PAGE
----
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Jury begins deliberations in ex-Metro officer’s murder trial

Updated June 19, 2024 - 9:16 am

A Las Vegas jury began deliberations on Tuesday to determine if a former Metropolitan Police Department officer is guilty of murder after fatally shooting her former son-in-law at her home in 2019.

Pamela Bordeaux, 60, has been out of custody since she was released on a $1 million bail shortly after the fatal shooting. Prosecutors argued that Bordeaux intentionally shot 32-year-old Sean Babbitt at the end of his hourlong visit with his 3-year-old son at Bordeaux’s home.

Bordeaux was a retired Metro officer who had served 23 years, and she had also spent four years in the Army.

After a six-day trial, jurors deliberated for about two hours on Tuesday, and are set to resume deliberations Thursday morning because of the Juneteenth holiday.

Although authorities have previously said Babbitt was shot 10 times, a medical examiner testified during trial that his body had 11 bullet entry wounds, according to Chief Deputy District Attorney Michelle Fleck.

During closing arguments on Tuesday, prosecutors argued that Bordeaux was distraught because Babbitt had asked for a modification to the custody arrangement for his son.

Sean Babbitt’s ex-wife, Erika Babbitt, had full custody of their son, and Sean Babbitt had been allowed an hour of visitation each week at Bordeaux’s home for three years.

“What the evidence proves, beyond a reasonable doubt, is that Pamela Bordeaux acted as judge, jury and literal executioner in a custody matter,” Fleck said during closing arguments.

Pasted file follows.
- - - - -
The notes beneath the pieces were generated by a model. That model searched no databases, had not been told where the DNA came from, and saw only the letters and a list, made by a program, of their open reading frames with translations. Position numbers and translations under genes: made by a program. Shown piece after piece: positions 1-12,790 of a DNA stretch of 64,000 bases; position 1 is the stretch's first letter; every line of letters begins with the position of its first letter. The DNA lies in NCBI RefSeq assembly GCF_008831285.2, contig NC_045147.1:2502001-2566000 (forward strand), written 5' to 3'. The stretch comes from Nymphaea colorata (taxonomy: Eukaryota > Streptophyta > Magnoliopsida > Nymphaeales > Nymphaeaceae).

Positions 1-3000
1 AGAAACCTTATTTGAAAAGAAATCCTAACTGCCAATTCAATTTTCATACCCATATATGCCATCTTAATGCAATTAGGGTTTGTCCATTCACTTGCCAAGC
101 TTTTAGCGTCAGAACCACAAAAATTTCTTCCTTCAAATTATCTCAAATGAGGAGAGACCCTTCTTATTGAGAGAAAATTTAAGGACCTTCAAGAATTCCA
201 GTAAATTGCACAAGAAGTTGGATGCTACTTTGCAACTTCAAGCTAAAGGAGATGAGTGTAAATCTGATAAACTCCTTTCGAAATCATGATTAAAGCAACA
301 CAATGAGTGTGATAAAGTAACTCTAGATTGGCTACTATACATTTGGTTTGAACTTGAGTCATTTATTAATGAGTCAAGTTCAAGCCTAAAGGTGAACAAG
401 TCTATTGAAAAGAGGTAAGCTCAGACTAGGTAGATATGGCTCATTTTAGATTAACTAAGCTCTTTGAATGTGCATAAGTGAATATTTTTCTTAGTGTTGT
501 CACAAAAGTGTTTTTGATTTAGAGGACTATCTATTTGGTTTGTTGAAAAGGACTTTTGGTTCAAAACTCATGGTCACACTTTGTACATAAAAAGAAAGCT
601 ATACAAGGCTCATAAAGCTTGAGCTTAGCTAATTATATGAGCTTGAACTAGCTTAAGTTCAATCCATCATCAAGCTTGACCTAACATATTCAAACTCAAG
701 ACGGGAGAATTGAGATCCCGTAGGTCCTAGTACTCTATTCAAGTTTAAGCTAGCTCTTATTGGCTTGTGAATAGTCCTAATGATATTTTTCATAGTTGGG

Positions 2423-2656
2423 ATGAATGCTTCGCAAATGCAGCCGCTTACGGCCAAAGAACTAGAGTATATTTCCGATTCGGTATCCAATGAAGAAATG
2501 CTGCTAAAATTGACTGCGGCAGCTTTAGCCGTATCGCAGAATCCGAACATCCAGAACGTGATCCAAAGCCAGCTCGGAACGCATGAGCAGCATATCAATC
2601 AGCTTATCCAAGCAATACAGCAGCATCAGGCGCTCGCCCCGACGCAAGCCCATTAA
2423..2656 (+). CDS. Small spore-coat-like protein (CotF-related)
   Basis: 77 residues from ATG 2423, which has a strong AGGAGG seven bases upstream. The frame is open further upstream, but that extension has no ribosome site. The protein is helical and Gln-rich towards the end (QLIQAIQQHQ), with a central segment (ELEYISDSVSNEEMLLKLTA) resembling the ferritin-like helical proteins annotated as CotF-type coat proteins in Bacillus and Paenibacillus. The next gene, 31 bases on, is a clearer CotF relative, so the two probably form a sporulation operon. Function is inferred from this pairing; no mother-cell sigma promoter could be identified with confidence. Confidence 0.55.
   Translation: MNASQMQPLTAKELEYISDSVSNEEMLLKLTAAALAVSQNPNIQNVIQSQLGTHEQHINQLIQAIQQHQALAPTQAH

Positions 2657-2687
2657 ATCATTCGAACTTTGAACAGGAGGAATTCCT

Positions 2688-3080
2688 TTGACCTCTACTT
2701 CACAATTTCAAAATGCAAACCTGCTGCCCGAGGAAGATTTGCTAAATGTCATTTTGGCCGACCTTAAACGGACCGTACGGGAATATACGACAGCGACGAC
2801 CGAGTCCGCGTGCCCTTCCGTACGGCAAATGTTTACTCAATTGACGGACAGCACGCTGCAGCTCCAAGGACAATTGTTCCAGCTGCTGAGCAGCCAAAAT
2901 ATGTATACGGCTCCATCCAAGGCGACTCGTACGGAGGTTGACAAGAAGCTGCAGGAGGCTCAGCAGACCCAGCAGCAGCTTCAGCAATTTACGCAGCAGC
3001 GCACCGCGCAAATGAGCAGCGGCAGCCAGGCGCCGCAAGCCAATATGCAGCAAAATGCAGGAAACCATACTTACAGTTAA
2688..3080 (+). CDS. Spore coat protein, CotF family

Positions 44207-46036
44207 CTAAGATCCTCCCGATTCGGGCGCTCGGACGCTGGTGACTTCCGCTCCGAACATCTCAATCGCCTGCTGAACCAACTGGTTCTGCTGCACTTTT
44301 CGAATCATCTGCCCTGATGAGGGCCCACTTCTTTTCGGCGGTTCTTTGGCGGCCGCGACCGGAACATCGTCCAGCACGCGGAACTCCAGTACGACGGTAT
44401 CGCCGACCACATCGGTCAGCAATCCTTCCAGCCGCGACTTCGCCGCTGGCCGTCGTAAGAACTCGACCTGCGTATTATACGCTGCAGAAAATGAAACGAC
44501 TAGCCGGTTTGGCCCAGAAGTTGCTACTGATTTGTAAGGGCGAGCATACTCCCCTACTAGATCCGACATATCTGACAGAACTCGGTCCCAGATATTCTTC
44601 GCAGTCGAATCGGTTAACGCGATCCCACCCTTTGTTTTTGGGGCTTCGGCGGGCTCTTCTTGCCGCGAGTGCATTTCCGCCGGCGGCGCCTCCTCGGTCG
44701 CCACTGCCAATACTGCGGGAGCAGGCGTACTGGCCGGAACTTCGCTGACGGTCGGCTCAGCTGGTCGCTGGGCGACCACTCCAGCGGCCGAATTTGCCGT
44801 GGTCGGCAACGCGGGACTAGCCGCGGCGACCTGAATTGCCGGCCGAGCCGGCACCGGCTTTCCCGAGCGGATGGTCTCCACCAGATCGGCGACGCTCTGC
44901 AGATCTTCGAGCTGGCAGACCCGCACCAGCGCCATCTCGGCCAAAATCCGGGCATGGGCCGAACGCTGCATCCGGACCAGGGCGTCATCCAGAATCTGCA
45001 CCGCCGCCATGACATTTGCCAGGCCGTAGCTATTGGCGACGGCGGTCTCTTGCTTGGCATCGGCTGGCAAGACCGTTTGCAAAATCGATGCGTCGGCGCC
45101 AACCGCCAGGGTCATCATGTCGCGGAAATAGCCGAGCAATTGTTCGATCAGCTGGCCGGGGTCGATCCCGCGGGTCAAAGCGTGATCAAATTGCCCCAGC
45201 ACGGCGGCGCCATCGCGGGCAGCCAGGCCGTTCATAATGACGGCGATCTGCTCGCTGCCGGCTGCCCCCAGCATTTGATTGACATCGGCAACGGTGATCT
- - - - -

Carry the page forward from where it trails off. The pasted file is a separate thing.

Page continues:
Bordeaux’s defense attorney, Erick Ferran, told the jury that the evidence supported his argument that the shooting was in self-defense. He said that the majority of the bullet cartridges were found near Babbitt’s body because Bordeaux had been “backed up” and that Sean Babbitt rushed her at the bottom of the home’s stairs.

“This is a justified killing, the evidence shows it,” Ferran said.

Ferran argued that Babbitt was still upset over his divorce with his ex-wife, and the newborn she had with her new husband, although prosecutors argued there was no evidence that Babbitt was upset over his ex-wife’s new baby.

Prosecutors showed the jury a video Babbitt had recorded of himself hours before he was shot, where he sang Elton John’s “Your Song,” and blew a kiss to the camera.

Fleck argued that Babbitt had no intention of attacking Bordeaux that morning and was looking forward to eventually having more time with his son.

“He has absolutely no reason, and he had absolutely no motive to attack her on this particular day in April,” Fleck said.

Fleck also argued that after Bordeaux shot Babbitt, she used one of his socks to manipulate the crime scene, moving cartridge cases. Babbitt was shot in the top of his head, in his back and in his chest, which prosecutors said showed that Bordeaux was not shooting in self-defense.

“Why were you told that this was a case about a frustrated and emasculated ex-husband when all of the evidence showed the opposite?” Fleck said.

Ferran argued that the state did not have enough evidence to prove their theory about the crime scene being manipulated by Bordeaux. He said that one of Babbitt’s wounds showed that he could have been lunging for Bordeaux and that she did not have a duty to retreat in her own home.

“It’s fantastic that Ms. Fleck asked you to use your common sense,” Ferran told the jury. “I’m going to ask you to do the same thing.”

Contact Katelyn Newberg at knewberg@reviewjournal.com or 702-383-0240.

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